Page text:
Gluskin Sheff chief economist David Rosenberg says the odds of the economy slipping into another recession are “minimal,” and isn’t worried if the market takes a breather this year.

A flat or inverted yield curve is an economic warning sign, Rosenberg said, but the positive slope now “is telling you odds of recession are minimal.”

The widely followed Rosenberg famously turned bullish last year after being in the bearish camp for years.

He made his most recent remarks at the Altegris Investments strategic investment conference in San Diego on Wednesday, with a presentation titled, “Lament of a Former Bear.”

This year will be a stock-pickers market, he said. “That’s perfectly normal if the market just sits there while the fundamentals catch up. But it will not be a bear market. … The cyclical bull market is intact even if the market is flat.”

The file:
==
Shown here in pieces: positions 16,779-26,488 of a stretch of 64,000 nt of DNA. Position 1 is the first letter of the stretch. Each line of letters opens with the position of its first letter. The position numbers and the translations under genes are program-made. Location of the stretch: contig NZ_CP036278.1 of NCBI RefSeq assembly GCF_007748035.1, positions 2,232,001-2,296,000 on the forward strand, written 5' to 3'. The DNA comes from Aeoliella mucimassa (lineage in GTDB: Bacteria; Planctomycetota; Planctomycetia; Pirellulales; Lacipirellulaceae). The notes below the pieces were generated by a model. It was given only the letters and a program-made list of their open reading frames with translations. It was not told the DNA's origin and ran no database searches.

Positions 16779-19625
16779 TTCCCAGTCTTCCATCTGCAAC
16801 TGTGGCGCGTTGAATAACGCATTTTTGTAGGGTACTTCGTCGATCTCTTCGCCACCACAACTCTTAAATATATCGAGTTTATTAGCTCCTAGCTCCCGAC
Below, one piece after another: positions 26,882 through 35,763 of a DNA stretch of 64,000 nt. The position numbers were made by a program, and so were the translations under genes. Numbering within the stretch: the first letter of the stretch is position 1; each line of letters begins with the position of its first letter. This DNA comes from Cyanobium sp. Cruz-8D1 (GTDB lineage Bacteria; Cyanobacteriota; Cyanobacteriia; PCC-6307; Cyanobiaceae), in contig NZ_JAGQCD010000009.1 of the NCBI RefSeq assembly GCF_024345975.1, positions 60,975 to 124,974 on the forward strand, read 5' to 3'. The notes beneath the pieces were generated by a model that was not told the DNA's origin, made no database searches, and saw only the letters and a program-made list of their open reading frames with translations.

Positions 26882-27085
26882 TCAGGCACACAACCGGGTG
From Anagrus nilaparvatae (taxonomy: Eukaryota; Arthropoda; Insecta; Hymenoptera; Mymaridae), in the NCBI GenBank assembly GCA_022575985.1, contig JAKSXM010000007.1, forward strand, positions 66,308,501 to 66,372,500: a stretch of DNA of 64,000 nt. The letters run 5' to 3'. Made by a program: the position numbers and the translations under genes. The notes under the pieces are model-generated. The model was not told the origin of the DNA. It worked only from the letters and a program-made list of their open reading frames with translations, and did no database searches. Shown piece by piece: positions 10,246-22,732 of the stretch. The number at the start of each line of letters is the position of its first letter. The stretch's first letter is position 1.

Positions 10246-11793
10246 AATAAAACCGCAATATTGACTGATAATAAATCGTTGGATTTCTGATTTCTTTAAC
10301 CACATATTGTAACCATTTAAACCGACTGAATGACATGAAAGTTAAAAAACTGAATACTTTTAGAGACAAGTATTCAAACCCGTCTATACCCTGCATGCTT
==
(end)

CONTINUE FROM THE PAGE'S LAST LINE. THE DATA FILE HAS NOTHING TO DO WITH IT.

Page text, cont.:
Bear markets occur when the Federal Reserve tightens and the economy goes into a recession, Rosenberg said. But the Fed has made clear that it won’t raise rates soon and wants to see more inflation, so easy-money policies will prevail.

“You can’t bet against central banks,” he said.

Many people are worried about soft housing data, but Rosenberg dismissed those concerns.

Housing is “a mid-cycle [economic] indicator,” he said. “It’s perfectly normal at this stage of the cycle to actually start handing the baton off to the consumer. That’s what we see in the data. It’s roughly the fourth inning of this ballgame.”

Rosenberg’s bullish outlook contrasted with the much more negative view held by Richard Yamarone, senior economist at Bloomberg Economics, who feels the economy could be close to falling victim to another downturn.